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Illustration: Rebecca Zisser/Axios

A bipartisan handful of House members are introducing carbon tax legislation today after first floating it late last year.

Why it matters: While it’s very unlikely to become law in at least the next few years, it’s nonetheless a marker for efforts to move national carbon pricing beyond the think tank and advocacy world where it’s been for a decade and back into Congress.

The details: Florida Democrat Ted Deutch unveiled the bill with a few other Democrats and one Republican. The bill would impose an initial $15-per-ton carbon "fee" on fossil fuel producers, processors and importers that rises $10 annually.

  • All the revenues are returned to the public.
  • The plan would remove some but not all greenhouse gas regulations.
  • Rep. Francis Rooney (R.-Fla.), is the only Republican co-sponsor as of now. GOP Rep. Brian Fitzpatrick of Pennsylvania had signed onto last year’s bill, but he isn’t (yet anyway) a co-sponsor of this bill. A request for comment to his office wasn't immediately returned.

The big picture: After a near decade’s absence in Washington, debate over big climate and energy policies are emerging in Washington as Democrats take control of the House and the presidential campaign heats up.

  • Bipartisan efforts are emerging on a carbon tax, while progressive Democrats are rallying around the vague-but-popular Green New Deal, that calls for 100% renewable electricity within a decade and several other big policies aimed at transforming the economy while cutting emissions. (It could include a price on carbon, but that isn't its central component.)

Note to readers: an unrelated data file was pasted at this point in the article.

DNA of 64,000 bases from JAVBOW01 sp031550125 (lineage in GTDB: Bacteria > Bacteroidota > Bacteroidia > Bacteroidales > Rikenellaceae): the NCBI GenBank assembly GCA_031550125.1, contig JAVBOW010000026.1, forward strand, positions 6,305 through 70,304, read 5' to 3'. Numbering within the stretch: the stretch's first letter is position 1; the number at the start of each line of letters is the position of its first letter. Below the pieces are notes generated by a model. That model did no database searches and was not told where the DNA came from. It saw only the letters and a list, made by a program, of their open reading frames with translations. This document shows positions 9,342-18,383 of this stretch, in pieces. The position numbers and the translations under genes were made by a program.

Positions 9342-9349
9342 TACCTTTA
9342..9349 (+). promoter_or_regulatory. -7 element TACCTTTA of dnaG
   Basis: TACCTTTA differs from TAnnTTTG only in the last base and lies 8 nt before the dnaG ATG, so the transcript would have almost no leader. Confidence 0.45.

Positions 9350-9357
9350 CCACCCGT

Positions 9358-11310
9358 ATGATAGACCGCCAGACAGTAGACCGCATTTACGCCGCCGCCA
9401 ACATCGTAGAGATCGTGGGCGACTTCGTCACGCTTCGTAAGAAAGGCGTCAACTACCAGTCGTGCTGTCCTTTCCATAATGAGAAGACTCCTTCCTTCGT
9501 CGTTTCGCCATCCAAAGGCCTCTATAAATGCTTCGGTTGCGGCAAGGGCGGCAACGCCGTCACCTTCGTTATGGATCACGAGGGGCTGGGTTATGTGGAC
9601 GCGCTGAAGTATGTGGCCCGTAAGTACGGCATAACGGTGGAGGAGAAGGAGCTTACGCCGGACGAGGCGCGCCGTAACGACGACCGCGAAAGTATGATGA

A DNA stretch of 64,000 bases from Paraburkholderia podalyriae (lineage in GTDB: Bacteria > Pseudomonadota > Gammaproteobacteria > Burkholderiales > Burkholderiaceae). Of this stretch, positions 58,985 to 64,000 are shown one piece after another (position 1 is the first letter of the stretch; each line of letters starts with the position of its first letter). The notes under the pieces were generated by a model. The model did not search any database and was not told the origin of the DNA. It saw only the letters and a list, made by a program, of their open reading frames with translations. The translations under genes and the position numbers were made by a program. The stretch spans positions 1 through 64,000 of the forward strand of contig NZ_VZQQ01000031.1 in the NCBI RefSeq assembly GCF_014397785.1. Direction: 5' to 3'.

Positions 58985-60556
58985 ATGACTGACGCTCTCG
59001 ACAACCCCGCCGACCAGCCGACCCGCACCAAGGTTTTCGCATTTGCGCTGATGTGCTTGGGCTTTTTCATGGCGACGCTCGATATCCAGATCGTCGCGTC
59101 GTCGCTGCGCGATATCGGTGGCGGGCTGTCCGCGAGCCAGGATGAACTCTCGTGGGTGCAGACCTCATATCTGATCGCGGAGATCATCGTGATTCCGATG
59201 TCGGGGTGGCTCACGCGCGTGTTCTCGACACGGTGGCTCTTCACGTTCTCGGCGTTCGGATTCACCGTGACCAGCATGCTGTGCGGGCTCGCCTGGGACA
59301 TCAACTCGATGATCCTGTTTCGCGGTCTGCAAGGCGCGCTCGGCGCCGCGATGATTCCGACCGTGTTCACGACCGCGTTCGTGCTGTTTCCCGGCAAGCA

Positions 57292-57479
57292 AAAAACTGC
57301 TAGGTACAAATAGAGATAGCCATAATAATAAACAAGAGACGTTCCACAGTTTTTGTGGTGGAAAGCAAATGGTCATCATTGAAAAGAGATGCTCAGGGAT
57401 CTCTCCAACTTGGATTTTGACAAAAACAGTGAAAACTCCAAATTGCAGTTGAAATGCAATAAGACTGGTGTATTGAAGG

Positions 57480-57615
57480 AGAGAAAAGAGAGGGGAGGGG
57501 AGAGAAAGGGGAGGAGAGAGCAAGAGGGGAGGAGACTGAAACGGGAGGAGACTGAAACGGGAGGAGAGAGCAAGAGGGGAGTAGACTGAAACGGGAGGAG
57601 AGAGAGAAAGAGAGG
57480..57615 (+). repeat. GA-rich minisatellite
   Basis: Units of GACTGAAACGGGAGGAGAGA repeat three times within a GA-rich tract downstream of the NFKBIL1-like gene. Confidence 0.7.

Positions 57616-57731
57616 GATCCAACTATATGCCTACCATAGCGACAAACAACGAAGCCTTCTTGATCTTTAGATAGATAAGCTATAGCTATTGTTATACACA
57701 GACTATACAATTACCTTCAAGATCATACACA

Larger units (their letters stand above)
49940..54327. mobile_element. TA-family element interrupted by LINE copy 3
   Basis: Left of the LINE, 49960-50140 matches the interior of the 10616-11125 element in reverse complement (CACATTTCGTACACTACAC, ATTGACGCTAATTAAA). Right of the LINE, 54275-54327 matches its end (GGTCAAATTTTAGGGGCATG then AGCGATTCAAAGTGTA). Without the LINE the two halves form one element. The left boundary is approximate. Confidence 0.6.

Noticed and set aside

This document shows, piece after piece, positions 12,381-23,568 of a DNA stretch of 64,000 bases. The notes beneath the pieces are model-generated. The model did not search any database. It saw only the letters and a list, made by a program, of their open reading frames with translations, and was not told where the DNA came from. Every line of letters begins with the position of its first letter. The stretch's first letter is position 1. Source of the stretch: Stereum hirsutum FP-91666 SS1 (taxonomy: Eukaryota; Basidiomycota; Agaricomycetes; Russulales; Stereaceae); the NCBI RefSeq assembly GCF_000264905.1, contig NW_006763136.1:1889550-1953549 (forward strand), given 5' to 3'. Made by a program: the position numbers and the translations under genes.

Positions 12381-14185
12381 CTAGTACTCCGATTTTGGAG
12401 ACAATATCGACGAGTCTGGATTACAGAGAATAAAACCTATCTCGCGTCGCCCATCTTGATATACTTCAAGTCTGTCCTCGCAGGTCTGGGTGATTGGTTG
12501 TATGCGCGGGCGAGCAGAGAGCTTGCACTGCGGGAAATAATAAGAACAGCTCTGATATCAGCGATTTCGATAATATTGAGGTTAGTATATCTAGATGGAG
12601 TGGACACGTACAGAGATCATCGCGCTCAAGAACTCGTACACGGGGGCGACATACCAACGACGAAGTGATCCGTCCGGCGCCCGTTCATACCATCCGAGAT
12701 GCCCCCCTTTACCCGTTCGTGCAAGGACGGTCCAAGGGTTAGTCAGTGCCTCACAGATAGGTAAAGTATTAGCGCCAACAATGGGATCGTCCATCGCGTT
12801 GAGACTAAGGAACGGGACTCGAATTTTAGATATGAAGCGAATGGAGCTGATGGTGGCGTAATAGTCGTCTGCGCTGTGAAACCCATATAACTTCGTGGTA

Go deeper:

Go deeper

47 mins ago - World

Netanyahu campaigns against Biden's plan to save Iran deal

Netanyahu campaigns at a gym last month. Photo: Pool/AFP via Getty

Israeli Prime Minister Benjamin Netanyahu indirectly criticized the Biden administration for its intention to return to the Iran nuclear deal and told his supporters he was prepared to "stand against the entire world" to stop it.

Why it matters: This is a major change of tune for Netanyahu, who had been careful in his statements on the Iran deal and avoided publicly criticizing President Biden. The statement was part of Netanyahu's attempt to rally his base ahead of Israel's election on March 23.

Updated 1 hour ago - Politics & Policy

Coronavirus dashboard

Illustration: Aïda Amer/Axios

  1. Tech: "Fludemic" model accurately maps COVID hotspotsVirtual doctor's visits and digital health tools take off.
  2. Politics: Schumer says Senate will stay through weekend to vote on COVID relief — Republican governor of West Virginia says there's no plan to lift mask mandate.
  3. World: Canada vaccine panel recommends 4 months between doses.
  4. Business: Firms develop new ways to inoculate the public.
  5. Local: Ultra-rich Florida community got vaccinations in January.
Dan Primack, author of Pro Rata
2 hours ago - Economy & Business

Why fears of a SPAC bubble may be overblown

Illustration: Annelise Capossela/Axios

The SPAC surge continues unabated, with 10 new ones formed since Wednesday morning. And that's OK.

Between the lines: There are growing concerns that retail investors are about to get rolled, with smart sponsors taking advantage of dumb money.